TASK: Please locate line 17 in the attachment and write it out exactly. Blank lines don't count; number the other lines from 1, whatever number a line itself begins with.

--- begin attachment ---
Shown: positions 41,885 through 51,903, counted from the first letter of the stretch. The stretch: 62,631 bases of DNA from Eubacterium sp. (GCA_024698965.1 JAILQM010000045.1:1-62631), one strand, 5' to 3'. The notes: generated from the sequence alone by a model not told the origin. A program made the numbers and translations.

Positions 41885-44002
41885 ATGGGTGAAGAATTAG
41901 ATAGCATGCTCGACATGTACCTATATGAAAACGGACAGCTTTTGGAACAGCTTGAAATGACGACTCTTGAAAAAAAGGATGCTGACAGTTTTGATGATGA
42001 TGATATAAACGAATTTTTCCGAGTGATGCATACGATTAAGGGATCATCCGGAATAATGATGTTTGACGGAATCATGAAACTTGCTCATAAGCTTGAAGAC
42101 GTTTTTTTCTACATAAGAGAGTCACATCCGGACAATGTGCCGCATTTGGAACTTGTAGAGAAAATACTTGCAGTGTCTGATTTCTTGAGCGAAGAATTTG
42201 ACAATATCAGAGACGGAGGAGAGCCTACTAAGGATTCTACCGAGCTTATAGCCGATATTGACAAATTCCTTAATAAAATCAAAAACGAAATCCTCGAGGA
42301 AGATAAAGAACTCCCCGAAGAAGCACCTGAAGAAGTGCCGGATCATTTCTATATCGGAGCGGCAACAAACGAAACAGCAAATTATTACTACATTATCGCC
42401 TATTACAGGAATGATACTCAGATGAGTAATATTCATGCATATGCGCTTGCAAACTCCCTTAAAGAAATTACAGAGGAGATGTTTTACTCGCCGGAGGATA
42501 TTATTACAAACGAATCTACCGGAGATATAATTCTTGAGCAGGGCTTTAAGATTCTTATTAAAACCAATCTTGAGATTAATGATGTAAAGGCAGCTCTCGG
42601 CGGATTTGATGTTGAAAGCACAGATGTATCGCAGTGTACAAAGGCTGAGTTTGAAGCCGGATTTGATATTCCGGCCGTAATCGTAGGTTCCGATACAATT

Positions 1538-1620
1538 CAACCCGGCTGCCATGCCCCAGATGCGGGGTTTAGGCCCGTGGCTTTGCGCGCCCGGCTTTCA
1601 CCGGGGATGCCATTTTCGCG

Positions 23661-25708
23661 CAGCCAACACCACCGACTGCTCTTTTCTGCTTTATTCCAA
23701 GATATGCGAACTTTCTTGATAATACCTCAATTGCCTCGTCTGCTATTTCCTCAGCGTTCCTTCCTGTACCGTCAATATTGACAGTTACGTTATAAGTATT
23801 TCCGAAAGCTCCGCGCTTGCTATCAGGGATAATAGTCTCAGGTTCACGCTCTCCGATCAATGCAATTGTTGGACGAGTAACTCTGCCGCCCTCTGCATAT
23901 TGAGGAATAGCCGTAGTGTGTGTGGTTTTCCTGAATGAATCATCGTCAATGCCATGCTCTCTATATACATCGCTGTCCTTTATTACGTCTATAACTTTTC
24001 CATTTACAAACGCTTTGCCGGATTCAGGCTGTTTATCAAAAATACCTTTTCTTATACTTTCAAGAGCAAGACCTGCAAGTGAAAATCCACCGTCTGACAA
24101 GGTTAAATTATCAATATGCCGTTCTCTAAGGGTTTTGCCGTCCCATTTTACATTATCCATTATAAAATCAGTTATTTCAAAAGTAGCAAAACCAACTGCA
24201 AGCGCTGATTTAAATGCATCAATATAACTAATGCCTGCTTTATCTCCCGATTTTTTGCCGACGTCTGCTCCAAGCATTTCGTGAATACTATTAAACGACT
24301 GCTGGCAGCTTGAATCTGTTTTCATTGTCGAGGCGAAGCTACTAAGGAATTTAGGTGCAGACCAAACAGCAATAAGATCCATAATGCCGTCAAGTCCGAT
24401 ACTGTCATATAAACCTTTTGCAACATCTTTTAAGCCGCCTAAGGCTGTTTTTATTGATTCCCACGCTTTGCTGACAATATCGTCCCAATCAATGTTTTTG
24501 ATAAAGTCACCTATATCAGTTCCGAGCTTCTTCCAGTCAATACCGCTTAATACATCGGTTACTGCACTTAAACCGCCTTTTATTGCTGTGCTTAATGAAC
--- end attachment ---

23701 GATATGCGAACTTTCTTGATAATACCTCAATTGCCTCGTCTGCTATTTCCTCAGCGTTCCTTCCTGTACCGTCAATATTGACAGTTACGTTATAAGTATT